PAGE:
Problem Solving or Thinking Process?

I’ve been spending some time lately working on improving our ability to solve problems, specifically developing a more structured problem solving method, including root cause analysis. Historically we have used problem solving and root cause analysis to, well, solve problems. But one thing we need to realize is that it can also be used to create opportunities. Here’s an example:

While in one of our outstanding facilities a few weeks ago, I listened intently as the leadership team proposed a way to increase their census. As they went through their presentation, it occurred to me that they had not thought through the solution to verify that it would indeed increase census. They were simply guessing at the solution they “felt” would work. When pressed for more data on what led them to this conclusion, they quickly realized they needed to go back to the drawing board.

How often do we do this? Just jump to a solution because it “feels good” or we “think” it will work, when we may not even understand the problem we are trying to solve?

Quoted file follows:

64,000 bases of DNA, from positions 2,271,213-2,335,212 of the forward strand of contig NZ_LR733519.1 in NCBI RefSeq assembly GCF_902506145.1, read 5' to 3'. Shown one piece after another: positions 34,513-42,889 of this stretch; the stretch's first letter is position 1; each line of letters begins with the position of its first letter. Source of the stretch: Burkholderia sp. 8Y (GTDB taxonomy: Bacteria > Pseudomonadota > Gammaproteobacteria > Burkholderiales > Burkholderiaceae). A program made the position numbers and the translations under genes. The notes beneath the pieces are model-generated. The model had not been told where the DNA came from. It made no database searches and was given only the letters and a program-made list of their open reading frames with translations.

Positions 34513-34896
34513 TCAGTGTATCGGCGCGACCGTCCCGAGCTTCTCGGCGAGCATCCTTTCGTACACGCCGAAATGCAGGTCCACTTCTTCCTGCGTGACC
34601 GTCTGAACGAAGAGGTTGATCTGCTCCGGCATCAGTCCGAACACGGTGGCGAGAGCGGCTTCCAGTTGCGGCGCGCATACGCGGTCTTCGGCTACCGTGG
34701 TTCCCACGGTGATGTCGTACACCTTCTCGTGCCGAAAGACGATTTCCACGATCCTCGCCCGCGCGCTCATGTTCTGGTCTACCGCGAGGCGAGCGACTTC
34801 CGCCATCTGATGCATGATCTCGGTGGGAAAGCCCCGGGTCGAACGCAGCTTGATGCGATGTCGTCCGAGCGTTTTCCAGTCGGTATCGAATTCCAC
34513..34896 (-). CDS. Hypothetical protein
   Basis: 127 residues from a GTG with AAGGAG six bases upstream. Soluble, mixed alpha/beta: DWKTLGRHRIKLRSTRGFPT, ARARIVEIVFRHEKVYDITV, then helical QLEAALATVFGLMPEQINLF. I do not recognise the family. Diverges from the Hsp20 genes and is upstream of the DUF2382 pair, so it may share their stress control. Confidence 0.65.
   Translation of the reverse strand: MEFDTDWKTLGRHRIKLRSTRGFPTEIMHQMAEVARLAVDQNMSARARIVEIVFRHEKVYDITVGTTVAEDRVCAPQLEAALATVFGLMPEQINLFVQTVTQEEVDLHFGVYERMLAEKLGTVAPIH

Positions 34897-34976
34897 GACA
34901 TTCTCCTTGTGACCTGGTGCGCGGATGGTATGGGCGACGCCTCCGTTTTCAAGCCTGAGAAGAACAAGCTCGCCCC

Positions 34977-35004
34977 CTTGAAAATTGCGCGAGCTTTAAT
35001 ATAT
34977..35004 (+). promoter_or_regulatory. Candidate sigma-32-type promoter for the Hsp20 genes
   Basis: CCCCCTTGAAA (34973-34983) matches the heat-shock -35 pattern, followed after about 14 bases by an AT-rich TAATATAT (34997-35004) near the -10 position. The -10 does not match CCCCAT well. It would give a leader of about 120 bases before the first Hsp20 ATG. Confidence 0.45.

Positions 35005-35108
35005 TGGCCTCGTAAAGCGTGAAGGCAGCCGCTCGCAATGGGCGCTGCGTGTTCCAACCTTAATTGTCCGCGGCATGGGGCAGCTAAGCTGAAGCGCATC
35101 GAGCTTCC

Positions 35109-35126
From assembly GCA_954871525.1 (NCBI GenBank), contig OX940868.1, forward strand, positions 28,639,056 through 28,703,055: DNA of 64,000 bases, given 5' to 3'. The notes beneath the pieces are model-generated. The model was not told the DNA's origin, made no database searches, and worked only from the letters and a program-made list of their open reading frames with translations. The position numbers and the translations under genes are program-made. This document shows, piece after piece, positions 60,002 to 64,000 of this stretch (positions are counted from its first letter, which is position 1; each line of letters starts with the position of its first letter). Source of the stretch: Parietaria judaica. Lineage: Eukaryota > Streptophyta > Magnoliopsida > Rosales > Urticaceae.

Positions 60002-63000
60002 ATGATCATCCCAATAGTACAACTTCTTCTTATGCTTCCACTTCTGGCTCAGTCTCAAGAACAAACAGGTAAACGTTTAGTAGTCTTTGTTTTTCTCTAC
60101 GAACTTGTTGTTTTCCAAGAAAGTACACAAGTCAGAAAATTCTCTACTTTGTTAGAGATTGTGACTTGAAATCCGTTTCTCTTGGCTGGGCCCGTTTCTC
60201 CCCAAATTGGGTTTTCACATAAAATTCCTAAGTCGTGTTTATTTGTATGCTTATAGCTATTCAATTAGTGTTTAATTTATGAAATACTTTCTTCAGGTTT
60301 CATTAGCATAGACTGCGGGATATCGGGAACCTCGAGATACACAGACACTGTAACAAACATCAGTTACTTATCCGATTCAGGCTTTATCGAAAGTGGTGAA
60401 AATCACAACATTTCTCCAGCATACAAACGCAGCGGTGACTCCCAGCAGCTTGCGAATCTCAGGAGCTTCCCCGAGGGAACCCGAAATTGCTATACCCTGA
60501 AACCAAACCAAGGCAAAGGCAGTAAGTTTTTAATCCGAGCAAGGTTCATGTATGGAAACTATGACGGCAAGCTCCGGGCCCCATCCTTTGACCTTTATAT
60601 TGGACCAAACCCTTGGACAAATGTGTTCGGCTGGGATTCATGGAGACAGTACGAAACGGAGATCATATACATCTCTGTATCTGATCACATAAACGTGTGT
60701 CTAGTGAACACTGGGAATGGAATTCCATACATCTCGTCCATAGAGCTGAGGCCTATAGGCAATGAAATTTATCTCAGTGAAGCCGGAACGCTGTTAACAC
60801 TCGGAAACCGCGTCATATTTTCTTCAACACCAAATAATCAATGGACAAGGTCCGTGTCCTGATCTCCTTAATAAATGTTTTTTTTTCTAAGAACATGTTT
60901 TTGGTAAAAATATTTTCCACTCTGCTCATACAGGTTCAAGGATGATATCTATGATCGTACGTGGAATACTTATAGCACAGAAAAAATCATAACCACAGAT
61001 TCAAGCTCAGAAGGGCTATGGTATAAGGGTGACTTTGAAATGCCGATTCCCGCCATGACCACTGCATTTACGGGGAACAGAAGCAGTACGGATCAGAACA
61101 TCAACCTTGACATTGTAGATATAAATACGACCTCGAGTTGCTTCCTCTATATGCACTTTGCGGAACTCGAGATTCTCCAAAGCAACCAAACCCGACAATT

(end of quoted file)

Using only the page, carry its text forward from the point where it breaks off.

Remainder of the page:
To prevent this, one of the first things we need to do is make sure we clearly understand what we are trying to accomplish.  We need to ask, “What is our purpose?” Once this is determined, we can use a thinking process to work through the issue and solve the problem or create the opportunity. For example, the following is a simple 8-step method that can be used to think through any problem or opportunity:

  1. Clarify/understand the problem
  2. Define the current situation
  3. Set a goal/target
  4. Perform root cause analysis
  5. Provide recommendations
  6. Develop an implementation plan
  7. Follow up
  8. Share the results with others

The depth of each step will vary with the issue being resolved, but it is critical to note the importance of Steps 1 & 2: To clearly understand the problem you are trying to solve (or opportunity you are trying to create) and the current situation.

Using this process can take a little more time than just jumping in, but it will produce better, more sustainable results.

If you want to know more, drop me a line!

Until next time,

Glenn

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